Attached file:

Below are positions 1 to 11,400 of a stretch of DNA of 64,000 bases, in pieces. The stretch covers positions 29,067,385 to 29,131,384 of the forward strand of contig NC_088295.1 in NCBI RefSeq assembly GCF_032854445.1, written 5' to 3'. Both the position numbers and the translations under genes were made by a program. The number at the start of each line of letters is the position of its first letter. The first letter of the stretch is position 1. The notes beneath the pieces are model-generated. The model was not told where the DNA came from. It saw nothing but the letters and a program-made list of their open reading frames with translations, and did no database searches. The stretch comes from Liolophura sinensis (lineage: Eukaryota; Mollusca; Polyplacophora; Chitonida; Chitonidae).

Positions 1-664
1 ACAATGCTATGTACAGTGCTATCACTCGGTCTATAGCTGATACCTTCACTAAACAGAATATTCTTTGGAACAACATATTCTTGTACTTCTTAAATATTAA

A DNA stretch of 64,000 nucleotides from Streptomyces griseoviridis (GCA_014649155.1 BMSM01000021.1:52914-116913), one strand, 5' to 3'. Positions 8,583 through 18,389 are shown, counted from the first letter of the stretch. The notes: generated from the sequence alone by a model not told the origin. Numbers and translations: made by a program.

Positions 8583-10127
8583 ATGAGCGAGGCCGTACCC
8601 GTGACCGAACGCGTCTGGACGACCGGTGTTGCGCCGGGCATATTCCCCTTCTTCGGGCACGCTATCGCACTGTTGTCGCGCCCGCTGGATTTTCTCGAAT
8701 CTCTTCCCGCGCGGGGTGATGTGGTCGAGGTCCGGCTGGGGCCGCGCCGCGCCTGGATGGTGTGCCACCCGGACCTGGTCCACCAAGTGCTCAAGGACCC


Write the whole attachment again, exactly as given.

Below are positions 1 to 11,400 of a stretch of DNA of 64,000 bases, in pieces. The stretch covers positions 29,067,385 to 29,131,384 of the forward strand of contig NC_088295.1 in NCBI RefSeq assembly GCF_032854445.1, written 5' to 3'. Both the position numbers and the translations under genes were made by a program. The number at the start of each line of letters is the position of its first letter. The first letter of the stretch is position 1. The notes beneath the pieces are model-generated. The model was not told where the DNA came from. It saw nothing but the letters and a program-made list of their open reading frames with translations, and did no database searches. The stretch comes from Liolophura sinensis (lineage: Eukaryota; Mollusca; Polyplacophora; Chitonida; Chitonidae).

Positions 1-664
1 ACAATGCTATGTACAGTGCTATCACTCGGTCTATAGCTGATACCTTCACTAAACAGAATATTCTTTGGAACAACATATTCTTGTACTTCTTAAATATTAA

A DNA stretch of 64,000 nucleotides from Streptomyces griseoviridis (GCA_014649155.1 BMSM01000021.1:52914-116913), one strand, 5' to 3'. Positions 8,583 through 18,389 are shown, counted from the first letter of the stretch. The notes: generated from the sequence alone by a model not told the origin. Numbers and translations: made by a program.

Positions 8583-10127
8583 ATGAGCGAGGCCGTACCC
8601 GTGACCGAACGCGTCTGGACGACCGGTGTTGCGCCGGGCATATTCCCCTTCTTCGGGCACGCTATCGCACTGTTGTCGCGCCCGCTGGATTTTCTCGAAT
8701 CTCTTCCCGCGCGGGGTGATGTGGTCGAGGTCCGGCTGGGGCCGCGCCGCGCCTGGATGGTGTGCCACCCGGACCTGGTCCACCAAGTGCTCAAGGACCC